Top 4 Factors that Make Talent Management Work

March 8, 2019 at 8:00 am
Employee shaking an employers hand.

Organizations beyond tech are going agile in a major way. From healthcare to hospitality, from manufacturing to finance, the agile mindset and methodologies are infiltrating every industry, and every department within companies. An appealing alternative to command-and-control-style management, the agile approach has spread to HR, drawing more and more attention to effective talent management strategy. 

Results from a recent McKinsey Global Survey, “Winning with your talent management strategy,” highlight the positive and measurable impact of an intentional talent management strategy on business outcomes. According to the survey’s 1820 respondents, companies with strong talent management strategies have a better chance of outperforming competitors and are likelier to outpace their peers’ returns to shareholders. 

Still not convinced? Consider this: Companies with very effective talent management are six times more likely than those with very ineffective talent management to report higher total returns to shareholders than competitors.

Survey results reveal several practices that have a unique impact on the overall effectiveness of talent management as well as organizational performance. These include: 

  • Rapid allocation of talent
  • HR’s active involvement in fostering a positive employee experience
  • A strategically-minded HR team
  • Employees understanding an organization’s overall strategy

Let’s take a closer look at each of these factors.

Supervisor presenting data to employees.

Rapid Talent Allocation

This factor refers to an organization’s commitment to quickly shift talent across strategic priorities. To accomplish it, the annual performance review, with employee goals set just once per year by one business unit, are going the way of the dinosaur. Instead, according to Harvard Business Review, more agile-minded organizations are doing performance assessment project by project.

Public companies that rapidly allocate talent are 1.5 times likelier than slower talent allocators to report higher returns to stakeholders. According to the McKinsey survey, rapid talent allocation is the norm when three things are the case in a given organization: 1) cross-functional teams are in place, 2) skills-based deployment is the norm, and 3) executives are involved.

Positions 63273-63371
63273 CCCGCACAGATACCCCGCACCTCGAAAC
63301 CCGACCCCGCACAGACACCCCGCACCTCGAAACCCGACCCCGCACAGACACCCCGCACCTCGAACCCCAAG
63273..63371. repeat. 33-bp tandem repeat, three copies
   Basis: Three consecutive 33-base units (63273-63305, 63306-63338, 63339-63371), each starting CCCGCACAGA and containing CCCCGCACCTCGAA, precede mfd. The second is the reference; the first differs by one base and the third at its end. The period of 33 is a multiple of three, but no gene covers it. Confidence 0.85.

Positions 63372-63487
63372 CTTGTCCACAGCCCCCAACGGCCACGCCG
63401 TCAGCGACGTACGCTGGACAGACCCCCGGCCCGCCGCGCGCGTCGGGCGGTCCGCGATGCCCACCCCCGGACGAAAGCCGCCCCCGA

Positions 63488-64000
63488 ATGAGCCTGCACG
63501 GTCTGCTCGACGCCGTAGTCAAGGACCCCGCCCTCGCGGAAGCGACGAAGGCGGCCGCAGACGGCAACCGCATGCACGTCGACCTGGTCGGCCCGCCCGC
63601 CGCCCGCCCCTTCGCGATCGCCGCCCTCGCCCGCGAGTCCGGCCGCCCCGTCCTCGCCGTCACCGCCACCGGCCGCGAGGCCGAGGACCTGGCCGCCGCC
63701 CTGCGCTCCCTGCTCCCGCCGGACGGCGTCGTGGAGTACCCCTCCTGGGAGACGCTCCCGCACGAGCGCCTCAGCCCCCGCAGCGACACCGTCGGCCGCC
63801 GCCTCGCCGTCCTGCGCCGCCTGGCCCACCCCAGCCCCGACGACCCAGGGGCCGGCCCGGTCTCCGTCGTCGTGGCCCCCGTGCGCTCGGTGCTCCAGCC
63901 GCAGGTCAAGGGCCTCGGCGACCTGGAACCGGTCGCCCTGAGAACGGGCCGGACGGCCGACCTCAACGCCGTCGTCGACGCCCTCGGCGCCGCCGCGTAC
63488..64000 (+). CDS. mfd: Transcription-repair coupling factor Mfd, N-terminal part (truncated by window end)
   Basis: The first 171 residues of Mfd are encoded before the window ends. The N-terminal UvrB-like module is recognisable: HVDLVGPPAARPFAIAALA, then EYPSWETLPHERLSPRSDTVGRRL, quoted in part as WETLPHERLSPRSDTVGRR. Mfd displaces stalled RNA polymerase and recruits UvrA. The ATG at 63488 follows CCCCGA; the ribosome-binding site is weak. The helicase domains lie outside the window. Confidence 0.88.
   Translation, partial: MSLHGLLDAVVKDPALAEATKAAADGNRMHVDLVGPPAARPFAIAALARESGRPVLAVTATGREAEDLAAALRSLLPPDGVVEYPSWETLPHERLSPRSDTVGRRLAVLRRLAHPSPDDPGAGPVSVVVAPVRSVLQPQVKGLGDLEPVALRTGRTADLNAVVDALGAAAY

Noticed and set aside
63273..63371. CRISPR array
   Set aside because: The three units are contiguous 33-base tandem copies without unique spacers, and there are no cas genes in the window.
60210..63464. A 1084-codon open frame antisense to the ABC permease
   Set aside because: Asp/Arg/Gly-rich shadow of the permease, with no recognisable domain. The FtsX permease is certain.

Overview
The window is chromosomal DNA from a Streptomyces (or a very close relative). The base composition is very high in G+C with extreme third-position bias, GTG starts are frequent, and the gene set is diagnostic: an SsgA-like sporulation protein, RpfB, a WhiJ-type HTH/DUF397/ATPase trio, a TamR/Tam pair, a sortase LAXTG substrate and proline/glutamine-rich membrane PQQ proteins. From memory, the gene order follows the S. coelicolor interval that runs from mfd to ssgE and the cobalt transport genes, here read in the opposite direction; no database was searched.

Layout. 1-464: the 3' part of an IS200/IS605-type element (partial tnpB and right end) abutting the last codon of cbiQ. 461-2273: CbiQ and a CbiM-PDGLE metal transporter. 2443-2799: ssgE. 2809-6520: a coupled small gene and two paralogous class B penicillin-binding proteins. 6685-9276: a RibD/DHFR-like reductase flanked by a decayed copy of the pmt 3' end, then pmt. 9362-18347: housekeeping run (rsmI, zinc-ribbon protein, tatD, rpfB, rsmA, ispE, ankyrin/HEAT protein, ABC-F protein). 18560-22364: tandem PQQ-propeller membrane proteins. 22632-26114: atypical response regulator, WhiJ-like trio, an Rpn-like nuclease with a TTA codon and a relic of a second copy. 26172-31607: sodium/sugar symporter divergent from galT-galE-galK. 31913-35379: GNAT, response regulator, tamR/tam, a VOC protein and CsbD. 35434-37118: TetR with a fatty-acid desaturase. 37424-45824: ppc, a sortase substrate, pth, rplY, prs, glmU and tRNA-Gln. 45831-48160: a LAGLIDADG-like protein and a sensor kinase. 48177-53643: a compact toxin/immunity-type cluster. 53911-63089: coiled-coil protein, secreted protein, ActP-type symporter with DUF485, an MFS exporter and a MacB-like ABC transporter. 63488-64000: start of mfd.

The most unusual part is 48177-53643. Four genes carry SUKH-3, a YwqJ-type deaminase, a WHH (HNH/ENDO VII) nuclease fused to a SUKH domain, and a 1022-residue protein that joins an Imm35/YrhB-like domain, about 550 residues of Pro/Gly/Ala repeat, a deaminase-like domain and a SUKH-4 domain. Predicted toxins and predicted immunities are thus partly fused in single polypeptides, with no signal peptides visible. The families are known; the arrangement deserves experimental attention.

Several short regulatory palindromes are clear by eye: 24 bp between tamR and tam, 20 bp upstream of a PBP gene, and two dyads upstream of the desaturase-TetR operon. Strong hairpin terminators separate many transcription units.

Positive Employee Experience

This second factor in talent management strategy addresses the crucial role HR plays in actively improving the employee experience. An organization reporting a great employee experience is one in which teams are empowered to make decisions, operate with trust and employ user-friendly processes. Because this factor is so powerful, there has been an increase in companies such as Cigna and Proctor & Gamble offering coaching skills training to managers.

While only 37 percent of respondents to the McKinsey talent management survey say that their organizations’ HR functions facilitate a positive employee experience, those who do are 1.3 times more likely than other respondents to report organizational outperformance. 

Two employees working together.

Strategic HR Team

This factor refers to the extent to which an HR team understands overall organizational strategy and business priorities. Survey respondents who reported that their organizations have a strategy-minded HR team are 1.4 times more likely to report outperforming competitors. 

Cross-functional experience on the part of HR leaders has the biggest impact on this factor. When HR leaders have experience in other functions within an organization, they are 1.8 times more likely to have a comprehensive understanding of strategy and business priorities.

Employee Understanding of an Organization’s Overall Strategy

Top-down planning within organizations no longer works. Faster methods for managing projects, such as rapid prototyping, iterative feedback, team-based decisions and task-centered “sprints” are becoming the norm, according to HBR. Because speed is so essential, talent management strategy is more effective when employees—as well as HR—understand their company’s overall strategy.

The agile approach to HR is all about innovation in functional processes. Organizations are moving away from a rules-based long-term HR approach toward a simpler and faster model. Because most companies operate in highly dynamic environments, talent management strategy with an agile approach is no longer a nice-to-have but a have-to-have.

Here at Narish International, we help businesses like yours build higher performing teams. Contact us today for more information.